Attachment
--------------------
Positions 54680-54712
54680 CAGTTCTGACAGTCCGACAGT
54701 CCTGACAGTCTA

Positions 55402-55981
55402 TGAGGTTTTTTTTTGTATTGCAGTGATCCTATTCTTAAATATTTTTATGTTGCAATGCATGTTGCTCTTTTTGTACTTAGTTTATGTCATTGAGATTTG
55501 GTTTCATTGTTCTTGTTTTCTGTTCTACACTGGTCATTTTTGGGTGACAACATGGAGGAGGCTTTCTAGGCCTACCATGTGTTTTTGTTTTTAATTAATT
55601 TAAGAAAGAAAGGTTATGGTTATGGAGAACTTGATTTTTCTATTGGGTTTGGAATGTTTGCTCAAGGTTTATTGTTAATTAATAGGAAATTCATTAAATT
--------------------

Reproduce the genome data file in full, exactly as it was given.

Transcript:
Positions 54680-54712
54680 CAGTTCTGACAGTCCGACAGT
54701 CCTGACAGTCTA

Positions 55402-55981
55402 TGAGGTTTTTTTTTGTATTGCAGTGATCCTATTCTTAAATATTTTTATGTTGCAATGCATGTTGCTCTTTTTGTACTTAGTTTATGTCATTGAGATTTG
55501 GTTTCATTGTTCTTGTTTTCTGTTCTACACTGGTCATTTTTGGGTGACAACATGGAGGAGGCTTTCTAGGCCTACCATGTGTTTTTGTTTTTAATTAATT
55601 TAAGAAAGAAAGGTTATGGTTATGGAGAACTTGATTTTTCTATTGGGTTTGGAATGTTTGCTCAAGGTTTATTGTTAATTAATAGGAAATTCATTAAATT